Honorable mention: “X” / Idan Sidi Hauben

Proposing a journey to discover the art. My goal is to create a path, a labyrinth without walls. Wandering with a map, to find the unknown. You don’t know what will you discover and which work of art you will see. The paths will lead the viewer to the work. The search will become an adventure.

Honorable mention: “The Garden of Forking Paths” / Poyun Chang

The Garden of Forking Paths refers to Jorge Luis Borges’ brilliant short story of the same name. The Garden of Forking Paths can be seen as a museum without serious exhibition spaces. But unlike any museums, people don’t need to worry about gaining education, studying seriously of the “exhibits” here; instead, it is a place to relax where people live their lives.


What is your criteria when judging the individual projects?

First we would like to clarify that we do not personally judge the winning projects. We work as an editorial team, preselecting 50 finalists that will be published in our book. Among the finalists, the invited jurors award the winning prizes and honourable mentions.

Regarding the criteria, we base our approach on three basic parameters: Innovation and originality, feasibility and market relevance, representation and communication. The same parameters are also shared with the jury to inform their evaluation.

What defined the standard format through which you ask people to articulate their proposals? Do you see this as constricting or liberating?  

The competitions were more a consequence than an actual goal. In our first book “Sleeping – Alternative Designs for Hotels” we wrote an editorial explaining the concept behind Non Architecture. The main goal is to involve as many people as possible in an open source research. The competitions are just a way to challenge participants and push them to do their best. Some sort of gamification of the research.

Therefore the products we require to the participants have to be flexible and enhance creativity, rather than limit it. Basing on this principle, we decided to ask just for three images and a text to represent each concept. An in addition, we don’t provide any precise location or limit for scale of the concepts proposed. We feel it maximizes freedom and creativity in the process and so far it seemed to be working quite well.

If you could give three pieces of advise to your architects on the role of representation within the competition what would these be?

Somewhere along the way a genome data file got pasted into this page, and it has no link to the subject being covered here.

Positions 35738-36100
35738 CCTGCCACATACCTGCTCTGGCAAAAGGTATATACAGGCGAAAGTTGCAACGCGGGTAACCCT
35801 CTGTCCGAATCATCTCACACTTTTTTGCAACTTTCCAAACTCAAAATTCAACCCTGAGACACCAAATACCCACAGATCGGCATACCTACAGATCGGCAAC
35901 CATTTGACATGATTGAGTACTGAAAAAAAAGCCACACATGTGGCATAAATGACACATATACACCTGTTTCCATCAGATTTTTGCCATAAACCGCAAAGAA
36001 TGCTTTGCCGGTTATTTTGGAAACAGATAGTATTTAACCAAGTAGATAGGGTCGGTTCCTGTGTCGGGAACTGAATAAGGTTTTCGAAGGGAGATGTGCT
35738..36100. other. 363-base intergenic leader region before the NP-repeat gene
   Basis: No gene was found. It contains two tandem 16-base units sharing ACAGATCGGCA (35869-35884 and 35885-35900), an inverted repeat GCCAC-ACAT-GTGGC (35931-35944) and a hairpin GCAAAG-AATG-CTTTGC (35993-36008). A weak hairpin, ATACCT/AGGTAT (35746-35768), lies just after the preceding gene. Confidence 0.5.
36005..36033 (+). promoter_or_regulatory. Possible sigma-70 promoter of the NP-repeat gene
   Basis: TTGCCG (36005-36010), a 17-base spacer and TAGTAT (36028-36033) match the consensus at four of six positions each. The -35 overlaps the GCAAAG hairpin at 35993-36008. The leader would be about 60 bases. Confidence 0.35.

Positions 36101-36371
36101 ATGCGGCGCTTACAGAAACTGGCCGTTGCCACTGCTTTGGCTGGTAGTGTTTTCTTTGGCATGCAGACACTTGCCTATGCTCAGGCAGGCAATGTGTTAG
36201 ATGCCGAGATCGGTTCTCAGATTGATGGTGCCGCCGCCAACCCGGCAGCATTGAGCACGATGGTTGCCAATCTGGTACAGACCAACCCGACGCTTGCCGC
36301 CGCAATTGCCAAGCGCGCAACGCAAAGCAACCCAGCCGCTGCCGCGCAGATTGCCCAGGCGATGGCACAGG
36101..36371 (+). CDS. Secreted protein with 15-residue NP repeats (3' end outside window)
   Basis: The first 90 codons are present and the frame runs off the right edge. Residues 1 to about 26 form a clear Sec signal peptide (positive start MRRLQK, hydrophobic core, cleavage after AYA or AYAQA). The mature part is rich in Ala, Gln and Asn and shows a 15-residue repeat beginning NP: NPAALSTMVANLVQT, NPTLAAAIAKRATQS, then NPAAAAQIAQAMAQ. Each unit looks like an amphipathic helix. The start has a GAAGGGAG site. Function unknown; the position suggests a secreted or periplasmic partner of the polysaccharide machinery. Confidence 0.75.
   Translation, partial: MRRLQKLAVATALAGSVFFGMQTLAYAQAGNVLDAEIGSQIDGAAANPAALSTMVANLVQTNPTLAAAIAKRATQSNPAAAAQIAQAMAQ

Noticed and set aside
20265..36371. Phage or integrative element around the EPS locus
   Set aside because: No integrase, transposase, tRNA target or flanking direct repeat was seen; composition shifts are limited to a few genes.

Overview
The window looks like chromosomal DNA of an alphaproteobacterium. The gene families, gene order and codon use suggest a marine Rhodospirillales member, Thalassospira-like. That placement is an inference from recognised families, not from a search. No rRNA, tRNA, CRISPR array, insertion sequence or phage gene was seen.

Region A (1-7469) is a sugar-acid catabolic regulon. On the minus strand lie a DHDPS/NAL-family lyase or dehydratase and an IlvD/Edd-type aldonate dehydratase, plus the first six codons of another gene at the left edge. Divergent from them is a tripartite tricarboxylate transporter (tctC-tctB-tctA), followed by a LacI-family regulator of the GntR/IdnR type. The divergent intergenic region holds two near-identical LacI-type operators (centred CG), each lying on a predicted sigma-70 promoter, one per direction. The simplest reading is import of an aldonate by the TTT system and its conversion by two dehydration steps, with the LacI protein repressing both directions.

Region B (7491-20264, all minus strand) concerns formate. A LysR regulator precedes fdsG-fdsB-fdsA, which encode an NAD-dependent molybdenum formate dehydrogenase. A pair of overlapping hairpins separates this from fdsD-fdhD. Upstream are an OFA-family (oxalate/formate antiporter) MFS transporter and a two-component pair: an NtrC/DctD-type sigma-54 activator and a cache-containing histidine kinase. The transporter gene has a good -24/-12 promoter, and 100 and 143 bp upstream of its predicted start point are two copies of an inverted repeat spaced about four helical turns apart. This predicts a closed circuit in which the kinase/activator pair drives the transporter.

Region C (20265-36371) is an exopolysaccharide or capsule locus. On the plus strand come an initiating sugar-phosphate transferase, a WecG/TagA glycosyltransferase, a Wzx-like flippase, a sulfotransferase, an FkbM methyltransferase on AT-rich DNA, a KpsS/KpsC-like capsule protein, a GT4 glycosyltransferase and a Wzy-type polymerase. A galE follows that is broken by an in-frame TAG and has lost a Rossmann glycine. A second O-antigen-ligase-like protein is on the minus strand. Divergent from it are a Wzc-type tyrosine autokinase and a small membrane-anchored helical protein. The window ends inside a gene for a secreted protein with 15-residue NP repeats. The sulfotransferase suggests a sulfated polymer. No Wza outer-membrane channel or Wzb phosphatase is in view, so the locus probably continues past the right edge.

Number one, keep it simple. Make drawings capable of communicate your main concept immediately. Don’t make your drawings too messy or too full.

Number two, make it beautiful. Beautiful ideas deserve beautiful representation (not easy, we know).

Number three, stop rendering. Not many people know how to render and how to edit their renders in a beautiful way. It is hard and it takes time. Luckily, nowadays there numerous illustration styles which are commonly used for architecture and design and they are much more personal.

I’ll give also a fourth, try be original. Try to find a storytelling that suits your concept and modify the graphic language to fit your personality. Make your design immediately identifiable. It’s good to learn from others, but it is also necessary to experiment and push forward the boundaries of representation.

How important is the drawing of a project in relation to the concept it explores? How do you judge these together and/or separately? 

It’s hard to separate them. I’d like to believe that if an idea it’s good, also the representation will follow. The submissions we received in the past years seemed to confirm it.

Aside form exploring the book as medium which collects the proposal are you thinking of something else in the future? Is an exhibition on your radar? What are the next steps?

We don’t really see an exhibition as a next step, but more as a complementary medium. We are considering organizing one. In the end, our books are catalogues of ideas, that could also be rearranged in a different medium, without acquiring any additional value.

Our real goal and the natural next step would be translating the most interesting concepts submitted into actual pilot projects. It is a much more complex process but that’s what we are working on at the moment.